Fettuccine di Parma

By • June 4, 2016 0 Comments

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Author Notes: The base of this recipe - and the sauce technique - is based on the well-known Roman dish, Cacio de Pepe that is making a fast comeback in chef and foodie circles. It is known for minimal ingredients and, when perfected, its incredible yet simple flavor. The key to perfecting the sauce is to slowly add very finely grated cheese to the emulsified olive oil and pasta water BEFORE adding the pasta or any other addition. Trust me on this one. This allows the sauce to become creamy and blended, coating each strand perfectly once the pasta is added. This recipe is how to build on that basic pasta technique by adding color and depth of flavor with the rapini, a touch of brightness from the lemon, and texture with the crispy prosciutto. Jess Lewis

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Serves 4

  • 8 slices of Proscuitto di Parma
  • 3 tablespoons olive oil (and some for drizzling)
  • 4 cups rapini, coarsely chopped, larger stems removed
  • 2 teaspoons freshly squeezed lemon juice
  • 4 cloves of garlic
  • 16 ounces fettuccine noodles
  • 2-3 teaspoons freshly cracked pepper
  • 6-8 ounces finely grated Parmigiano-Reggiano cheese
  1. In a large frying pan, fry the prosciutto de parma until slightly crispy and brown. Similar to bacon, it will fry without added oil as its own fat renders under the heat. Remove from pan and place onto a paper towel-lined plate. Set aside. The prosciutto will continue to get a little crispy as it cools.
  2. Using the same pan, add a drizzle of olive oil and bring to a medium heat. Add the rapini and 2 tsp lemon juice and cook until just wilted. Transfer rapini to a dish and set aside.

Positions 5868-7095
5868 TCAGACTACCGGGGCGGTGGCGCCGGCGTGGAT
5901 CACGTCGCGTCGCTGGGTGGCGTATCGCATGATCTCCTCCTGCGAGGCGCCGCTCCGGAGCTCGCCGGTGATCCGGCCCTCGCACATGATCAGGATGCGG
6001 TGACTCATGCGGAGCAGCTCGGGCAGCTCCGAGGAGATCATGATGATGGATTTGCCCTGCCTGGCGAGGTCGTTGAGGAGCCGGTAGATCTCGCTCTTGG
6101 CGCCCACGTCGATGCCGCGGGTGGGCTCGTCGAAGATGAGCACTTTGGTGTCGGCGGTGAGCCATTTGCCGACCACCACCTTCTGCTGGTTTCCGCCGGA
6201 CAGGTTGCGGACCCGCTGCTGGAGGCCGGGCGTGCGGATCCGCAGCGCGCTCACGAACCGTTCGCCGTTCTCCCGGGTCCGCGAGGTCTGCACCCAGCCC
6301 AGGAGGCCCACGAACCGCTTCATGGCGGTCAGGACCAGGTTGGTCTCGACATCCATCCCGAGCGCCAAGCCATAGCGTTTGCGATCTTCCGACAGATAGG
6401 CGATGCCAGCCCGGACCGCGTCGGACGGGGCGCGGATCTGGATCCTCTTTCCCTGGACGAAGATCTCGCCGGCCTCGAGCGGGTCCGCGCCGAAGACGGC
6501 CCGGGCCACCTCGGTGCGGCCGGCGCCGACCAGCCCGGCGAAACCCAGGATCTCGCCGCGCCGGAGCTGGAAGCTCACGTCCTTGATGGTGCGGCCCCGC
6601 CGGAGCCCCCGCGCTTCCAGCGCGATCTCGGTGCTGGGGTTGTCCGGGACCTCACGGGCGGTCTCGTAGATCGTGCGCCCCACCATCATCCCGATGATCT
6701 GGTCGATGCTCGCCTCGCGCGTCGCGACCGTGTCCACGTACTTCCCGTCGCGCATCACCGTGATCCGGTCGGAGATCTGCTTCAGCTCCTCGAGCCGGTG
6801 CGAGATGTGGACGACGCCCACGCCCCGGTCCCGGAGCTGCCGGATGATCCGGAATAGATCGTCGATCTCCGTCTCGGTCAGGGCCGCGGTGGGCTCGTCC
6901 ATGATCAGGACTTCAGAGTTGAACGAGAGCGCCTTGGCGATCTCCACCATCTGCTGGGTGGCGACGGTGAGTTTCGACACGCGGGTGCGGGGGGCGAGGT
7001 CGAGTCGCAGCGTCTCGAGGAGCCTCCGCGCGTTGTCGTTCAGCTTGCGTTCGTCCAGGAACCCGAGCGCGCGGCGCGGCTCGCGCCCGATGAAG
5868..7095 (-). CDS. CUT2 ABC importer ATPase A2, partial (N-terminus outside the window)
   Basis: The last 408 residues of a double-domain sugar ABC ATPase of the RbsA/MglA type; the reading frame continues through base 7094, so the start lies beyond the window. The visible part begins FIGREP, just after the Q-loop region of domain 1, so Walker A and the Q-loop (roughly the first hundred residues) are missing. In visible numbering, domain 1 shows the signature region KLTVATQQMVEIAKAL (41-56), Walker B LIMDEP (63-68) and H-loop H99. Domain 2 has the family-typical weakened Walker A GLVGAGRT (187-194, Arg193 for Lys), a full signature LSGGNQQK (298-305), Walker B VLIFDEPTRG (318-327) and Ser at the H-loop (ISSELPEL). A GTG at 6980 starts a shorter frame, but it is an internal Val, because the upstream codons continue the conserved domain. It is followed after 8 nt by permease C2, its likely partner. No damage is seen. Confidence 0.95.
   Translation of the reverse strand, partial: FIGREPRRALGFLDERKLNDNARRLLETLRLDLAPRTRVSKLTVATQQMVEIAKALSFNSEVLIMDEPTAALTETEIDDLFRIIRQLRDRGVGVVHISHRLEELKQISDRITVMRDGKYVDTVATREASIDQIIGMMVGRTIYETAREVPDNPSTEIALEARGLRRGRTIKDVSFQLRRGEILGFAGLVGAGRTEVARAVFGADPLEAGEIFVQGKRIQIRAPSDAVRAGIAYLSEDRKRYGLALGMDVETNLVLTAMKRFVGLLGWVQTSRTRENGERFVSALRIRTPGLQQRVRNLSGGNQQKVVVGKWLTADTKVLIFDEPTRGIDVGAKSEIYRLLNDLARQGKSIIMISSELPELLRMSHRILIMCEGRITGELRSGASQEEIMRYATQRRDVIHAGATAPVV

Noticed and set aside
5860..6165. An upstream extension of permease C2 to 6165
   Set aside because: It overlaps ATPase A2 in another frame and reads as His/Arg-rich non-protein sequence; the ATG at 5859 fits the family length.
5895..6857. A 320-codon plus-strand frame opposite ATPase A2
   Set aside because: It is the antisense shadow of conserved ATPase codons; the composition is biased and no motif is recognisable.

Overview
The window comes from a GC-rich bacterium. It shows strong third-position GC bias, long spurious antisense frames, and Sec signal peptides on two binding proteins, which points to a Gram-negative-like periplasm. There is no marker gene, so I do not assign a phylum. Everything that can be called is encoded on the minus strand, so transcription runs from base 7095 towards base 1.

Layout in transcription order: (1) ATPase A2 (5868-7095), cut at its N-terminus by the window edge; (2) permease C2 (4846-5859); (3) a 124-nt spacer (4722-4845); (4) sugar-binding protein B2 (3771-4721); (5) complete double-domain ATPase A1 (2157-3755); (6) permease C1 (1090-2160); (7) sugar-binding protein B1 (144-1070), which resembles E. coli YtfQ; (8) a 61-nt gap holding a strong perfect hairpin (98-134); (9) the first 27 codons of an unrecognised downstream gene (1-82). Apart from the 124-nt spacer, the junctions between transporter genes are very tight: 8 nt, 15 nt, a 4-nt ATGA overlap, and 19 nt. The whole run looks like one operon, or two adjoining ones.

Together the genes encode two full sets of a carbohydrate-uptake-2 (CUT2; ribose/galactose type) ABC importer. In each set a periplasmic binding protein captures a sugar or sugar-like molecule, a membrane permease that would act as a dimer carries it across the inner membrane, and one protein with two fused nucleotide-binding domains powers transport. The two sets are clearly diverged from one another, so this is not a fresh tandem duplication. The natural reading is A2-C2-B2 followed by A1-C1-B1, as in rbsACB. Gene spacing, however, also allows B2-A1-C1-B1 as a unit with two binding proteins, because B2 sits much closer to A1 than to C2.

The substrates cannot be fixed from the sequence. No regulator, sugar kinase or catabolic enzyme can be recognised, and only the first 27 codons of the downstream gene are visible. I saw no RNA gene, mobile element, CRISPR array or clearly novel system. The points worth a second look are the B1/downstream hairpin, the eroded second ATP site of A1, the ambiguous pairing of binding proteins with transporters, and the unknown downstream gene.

3. Give the pan a quick wipe with a paper towel to clean out any remaining bits of prosciutto and rapini and add about 3 tbsp EVOO. Add the smashed garlic and cook on medium-low until they are just starting to turn brown. Turn off the stove, cover, and set aside letting the garlic infuse the oil while you’re creating the rest of the dish.
  4. In a large pot, add water and roughly 2 tablespoons of salt. The water should taste distinctly salty. An old Italian kitchen tip is that the pasta water needs to be as salty as the Mediterranean.
  5. Bring to boil and add pasta. Cook until just barely al dente.
  6. Reserve two cups of the pasta water then drain the remaining pasta.
  7. Remove and discard the garlic from the reserved oil in the pan and turn the oil on medium-high heat. Add the pasta water and let it come to a full boil so it can emulsify with the oil. This is the start of your sauce base. Once emulsified (about 1 minute) turned the heat down to medium.
  8. Sprinkle and slowly mix about 4 oz of the Parmigiano-Reggiano into the sauce base until melted. If your cheese is finely grated, this will melt very quickly and evenly under the heat of the sauce. You want to stir or whisk quickly enough to incorporate and not get clumps.
  9. Once the sauce is a tad creamy from the cheese, add the pasta to the pan and cook in the sauce for 2-3 minutes.
  10. Divide the pasta between 4 plates, sprinkle with additional Parmigiano-Reggiano to taste, and top with rapini and 2 slices each of the crispy Prosciutto di Parma. Serve with garlic toast and an old vine zinfandel.

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